In a large bowl, mix the dry ingredients together well. Cut the butter into thin slices, (about 10), and mix into the dry ingredients with a pastry blender. Work the dough until it’s crumbly and resembles cornmeal. Add the milk and quickly mix it together, blending well. Turn the dough out onto a floured surface and knead it just a bit.

Roll the dough out 1/2 inch thick and cut into 3 inch round discs with a cookie cutter or pastry form. You should end up with about 8 biscuits. Place the biscuits on an unbuttered cookie sheet and brush with milk.

Bake 15 minutes, or until golden brown on top. Remove promptly. Split hot biscuits in half and place them in bowls. Spread with fresh butter. Once the butter has melted, add a generous amount of berries and whipped cream to one biscuit, then top with the other biscuit, and repeat. Garnish with fresh mint and a whole berry, and serve warm.

Dallas on DVD !!!

Dynasty on DVD !!!

Article and almost all photographs ⓒ 2010 Michaela at TGE

Photos of Messy Michaela by an Anonymous Accomplice

All content on this site, (with noted exceptions), is the property of The Gardener’s Eden and may not be used or reproduced without prior written consent. Inspired by something you see here? Great! Please give credit where credit is due. It’s a small world and link-love makes for fond friendships. Stealing makes for bad dreams…

Do you enjoy visiting The Gardener’s Eden? You can help support this site by shopping through our affiliate links. A small percentage of any sale originating from The Gardener’s Eden site will go toward web hosting and maintenance costs. Thank you for your support!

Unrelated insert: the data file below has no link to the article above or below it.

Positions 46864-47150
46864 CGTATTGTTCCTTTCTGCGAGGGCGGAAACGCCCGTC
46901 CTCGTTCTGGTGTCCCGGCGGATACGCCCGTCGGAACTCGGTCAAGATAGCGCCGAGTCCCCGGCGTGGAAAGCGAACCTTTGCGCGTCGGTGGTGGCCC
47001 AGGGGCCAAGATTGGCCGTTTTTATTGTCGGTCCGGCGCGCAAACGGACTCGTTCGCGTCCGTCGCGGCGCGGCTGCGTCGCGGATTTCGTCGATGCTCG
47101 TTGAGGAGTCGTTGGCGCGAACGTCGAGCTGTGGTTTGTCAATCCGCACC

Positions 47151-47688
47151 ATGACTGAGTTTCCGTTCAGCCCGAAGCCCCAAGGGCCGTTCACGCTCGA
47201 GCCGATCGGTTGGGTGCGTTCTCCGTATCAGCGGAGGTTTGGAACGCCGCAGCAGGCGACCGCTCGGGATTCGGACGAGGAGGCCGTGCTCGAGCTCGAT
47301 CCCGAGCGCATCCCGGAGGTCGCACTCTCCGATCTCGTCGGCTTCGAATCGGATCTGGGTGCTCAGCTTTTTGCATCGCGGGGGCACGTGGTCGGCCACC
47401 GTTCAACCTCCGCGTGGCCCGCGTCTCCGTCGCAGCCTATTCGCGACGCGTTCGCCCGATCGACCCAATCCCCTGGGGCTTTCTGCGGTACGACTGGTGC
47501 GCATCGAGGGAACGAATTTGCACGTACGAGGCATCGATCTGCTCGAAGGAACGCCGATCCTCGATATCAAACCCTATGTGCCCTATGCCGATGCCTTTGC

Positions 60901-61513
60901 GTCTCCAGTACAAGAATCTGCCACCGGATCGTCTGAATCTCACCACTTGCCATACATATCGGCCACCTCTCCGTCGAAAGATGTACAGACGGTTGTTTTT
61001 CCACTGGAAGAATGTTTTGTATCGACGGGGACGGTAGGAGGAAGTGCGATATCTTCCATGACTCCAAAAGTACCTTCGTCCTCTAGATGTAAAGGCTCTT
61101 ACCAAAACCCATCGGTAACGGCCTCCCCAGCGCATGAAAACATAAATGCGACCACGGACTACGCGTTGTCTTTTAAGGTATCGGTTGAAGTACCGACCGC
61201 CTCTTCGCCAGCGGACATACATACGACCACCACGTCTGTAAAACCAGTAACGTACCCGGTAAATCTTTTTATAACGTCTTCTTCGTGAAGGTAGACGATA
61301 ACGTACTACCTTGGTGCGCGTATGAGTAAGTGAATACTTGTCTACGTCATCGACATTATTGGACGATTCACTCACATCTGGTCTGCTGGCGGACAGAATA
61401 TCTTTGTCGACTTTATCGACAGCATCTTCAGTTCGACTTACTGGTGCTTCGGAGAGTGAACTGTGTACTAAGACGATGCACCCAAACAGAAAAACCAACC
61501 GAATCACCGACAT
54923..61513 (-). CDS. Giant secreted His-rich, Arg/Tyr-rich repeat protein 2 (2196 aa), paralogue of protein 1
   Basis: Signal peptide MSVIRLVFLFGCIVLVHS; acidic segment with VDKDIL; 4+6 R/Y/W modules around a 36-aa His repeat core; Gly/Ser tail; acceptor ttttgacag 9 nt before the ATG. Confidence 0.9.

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The Empty Garden…

November 22nd, 2009 § Comments Off on The Empty Garden… § permalink

Acer palmatum x dissectum 'Seiryu' reflection

Autumn’s mirror…

Empty Nest November small size

The remains of a summer nest, now silent and still…

One evening last week a storm rolled in, and continued throughout the night. In the morning, when I woke, I found a different landscape. The trees all shook their leaves – dramatic and swift. Skeletons now stand where brightly colored canopies once filled the sky. A long night of wind-driven rain and suddenly it’s late fall. Clocks are turned back now, and the darkness falls early. On rainy afternoons, mist mingles with pale indigo twilight, and a mysterious haze hangs upon the woodland edge. As I walk along the gloomy paths, damp earth perfumes the naked forest with a musky odor. Moody and barren, my garden is slowly drifting off to sleep; littered with broken flowers and the echo of summer memories…

willow branches at twilight

Willow branches in the late autumn twilight…

Candle in wall

The rattling, skeletal remains of black snake root…

forest reflected

The forest, reflected…

Vines on the stonewall

Chilly Japanese hydrangea clings to grey stone.

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Article and photographs copyright 2009, Michaela at The Gardener’s Eden

Please do not take, use or reproduce my photographs or words without contacting me for permission.

All content on this site, (with noted exceptions), is the property of The Gardener’s Eden and may not be used or reproduced without express, written consent. Inspired by something you see here? Please give credit where credit is due. Link-love makes for fond friendships. Stealing makes for bad dreams…

Thank you